Summary judgment is proper if the pleadings, depositions, discovery and disclosure materials on file, and any affidavits show that there is no genuine dispute as to any material fact and the moving party is entitled to judgment as a matter of law. Fed.R.Civ.P. 56(a), (c). Material facts are those which, under the applicable substantive law, could affect the outcome of the case. Anderson v. Liberty Lobby, Inc., 477 U.S. 242, 248, 106 S.Ct. 2505, 91 L.Ed.2d 202 (1986). Factual disputes are genuine if they " properly can be resolved only by a finder of fact because they may reasonably be resolved in favor of either party." Id. at 250. On the

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other hand, if, after the court has drawn all reasonable inferences in favor of the non-moving party, " the evidence is merely colorable, or is not significantly probative, summary judgment may be granted." Id. at 246-50 (internal citations omitted).

The moving party has the initial burden of establishing that no genuine issue of material fact exists. Celotex Corp. v. Catrett, 477 U.S. 317, 323, 106 S.Ct. 2548, 91 L.Ed.2d 265 (1986). The moving party may meet its burden with affirmative evidence or by showing that there is an absence of evidence to support the non-moving party's case. Id. at 325. If the moving party meets its burden, the burden shifts to the non-moving party. Id. at 324. In meeting this burden, the non-moving party " 'may not rest upon the mere allegations or denials of his pleading, but . . . must set forth specific facts showing that there is a genuine issue for trial.'" Anderson, 477 U.S. at 248.

A. Standing

The Association argues that the Roberts lack standing to bring their FHA counterclaims because they have not suffered a distinct and palpable injury, nor do they bring the claims on behalf of viable tenants with a disability.

Standing to bring a FHA claim is very broad, constrained only by Article III of the U.S. Constitution. Havens Realty Corp. v. Coleman, 455 U.S. 363, 372, 102 S.Ct. 1114, 71 L.Ed.2d 214 (1982). A plaintiff need not be the victim of the discrimination complained of, but must have suffered some " distinct and palpable injury" from the discriminatory conduct. Id.; San Pedro Hotel Co. v. City of L.A., 159 F.3d 470, 475 (9th Cir. 1998). Accordingly, the Roberts may assert a reasonable accommodation claim on behalf of a person with a disability, even though they themselves are not disabled. See Budnick v. Town of Carefree, 518 F.3d 1109, 1119 (9th Cir. 2008)(when the court evaluated whether plaintiff, a non-disabled developer seeking to build a retirement community, suffered from a handicap defined by the FHAA, it looked at the characteristics of the potential residents of the retirement community, not the plaintiff). Nonetheless, any disabled person the Roberts bring the claim on behalf of must meet the elements required to bring a FHA claim, and the Roberts must present evidence that they have suffered a " distinct and palpable injury" from the discrimination. Havens, 455 U.S. at 372.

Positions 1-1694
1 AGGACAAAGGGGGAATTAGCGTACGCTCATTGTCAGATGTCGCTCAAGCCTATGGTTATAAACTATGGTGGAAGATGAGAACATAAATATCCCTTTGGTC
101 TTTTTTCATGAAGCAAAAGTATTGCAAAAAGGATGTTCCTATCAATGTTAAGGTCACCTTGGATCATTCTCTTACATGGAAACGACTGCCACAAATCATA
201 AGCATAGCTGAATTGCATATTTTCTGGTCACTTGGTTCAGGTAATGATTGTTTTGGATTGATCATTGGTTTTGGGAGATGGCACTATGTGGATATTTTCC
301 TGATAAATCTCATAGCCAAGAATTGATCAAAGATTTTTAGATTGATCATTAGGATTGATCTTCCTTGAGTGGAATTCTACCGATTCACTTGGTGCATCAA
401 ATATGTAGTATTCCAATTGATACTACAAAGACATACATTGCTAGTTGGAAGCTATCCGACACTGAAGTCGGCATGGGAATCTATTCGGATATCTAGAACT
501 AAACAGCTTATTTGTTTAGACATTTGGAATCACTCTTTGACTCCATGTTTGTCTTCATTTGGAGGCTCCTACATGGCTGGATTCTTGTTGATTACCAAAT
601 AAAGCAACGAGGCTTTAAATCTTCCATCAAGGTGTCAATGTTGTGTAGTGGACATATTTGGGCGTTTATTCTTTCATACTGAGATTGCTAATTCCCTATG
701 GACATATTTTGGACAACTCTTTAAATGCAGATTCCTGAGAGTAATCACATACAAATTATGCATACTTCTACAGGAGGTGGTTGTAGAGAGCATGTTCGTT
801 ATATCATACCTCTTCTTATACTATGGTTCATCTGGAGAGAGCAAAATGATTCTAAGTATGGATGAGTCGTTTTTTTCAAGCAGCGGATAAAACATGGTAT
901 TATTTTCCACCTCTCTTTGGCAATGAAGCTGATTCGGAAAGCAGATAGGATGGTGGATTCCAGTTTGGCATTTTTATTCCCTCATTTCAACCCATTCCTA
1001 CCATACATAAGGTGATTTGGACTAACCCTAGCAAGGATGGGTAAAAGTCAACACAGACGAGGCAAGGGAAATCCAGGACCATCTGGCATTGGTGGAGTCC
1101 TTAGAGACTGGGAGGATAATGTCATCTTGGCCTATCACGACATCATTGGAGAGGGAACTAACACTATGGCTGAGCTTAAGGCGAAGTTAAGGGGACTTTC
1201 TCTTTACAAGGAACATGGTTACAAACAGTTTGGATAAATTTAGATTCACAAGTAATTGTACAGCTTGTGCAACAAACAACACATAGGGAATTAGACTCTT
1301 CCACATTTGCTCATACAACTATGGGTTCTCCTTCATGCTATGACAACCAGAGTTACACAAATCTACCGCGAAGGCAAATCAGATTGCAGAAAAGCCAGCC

The Association argues that the Roberts cannot show a distinct and palpable injury arising from the Association's enforcement of the CC& Rs and the Parking Rules. Rather, the Association contends that the Roberts benefitted from using their Fishing Rock property as their primary residence for over five years, and after vacating their home, renting it to a tenant for income. Roberts Dep. 36:9-21; Abraham Decl. Ex. B.

In response, the Roberts argue that Mr. Roberts' declaration establishes the distinct and palpable financial injury they suffered and supports their allegations of harm to the people who " might have been able to enjoy the serenity of recovery from their addictions in the unique setting provided by Defendant's cliff top house . . . ." Defs.' Resp. at 8. In other words, the Roberts assert that potential tenants have been harmed by the Association's failure to accommodate the Roberts' request, which would have allowed such people to reside at their proposed Fishing Rock rehabilitation home.

However, the Association presents undisputed evidence that the Roberts do not bring their FHA counterclaims on behalf of an aggrieved party with a disability.

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Mr. Roberts admits that he cannot identify a single person, by name, who allegedly contacted him to participate in the drug rehabilitation home. Roberts Dep. 125:9-13, 126:6-11. Additionally, when Mr. Roberts filed a FHA claim against the Association with Oregon's Bureau of Labor and Industry (" BOLI" ), he indicated " none" where the application asked for a list of " other aggrieved persons" besides the complaintant. Roberts Dep. 136:1-7; Ex. 23. The Association also presents evidence that the Oxford House did not approve the Roberts' use of its name, nor did the Roberts have any affiliation with similar organizations that serve recovering addicts. Roberts Dep. 129:12-25, 130:6-8.

Further, the Association emphasizes that the Roberts' situation is distinguishable from cases where a third party is deemed to have standing to bring a FHA claim on behalf of future " John Doe" residents. For example, a district court held that an organization that had received a state contract to provide a residence for handicapped individuals had standing. See Easter Seals Soc'y of N.J., Inc. v. Township of North Bergen, 798 F.Supp. 228, 230 (D. N.J. 1992). In addition to alleged harm to its contractual rights, the plaintiff also demonstrated a likelihood of irreparable harm to the " John Doe" residents. Id. at 237. The Association argues that the Roberts' situation is distinguishable because, unlike the Easter Seal plaintiffs, the Roberts have not received a contract to provide housing for recovering addicts and their plans to establish a group home are merely speculative. I agree. The Roberts present no evidence to the contrary.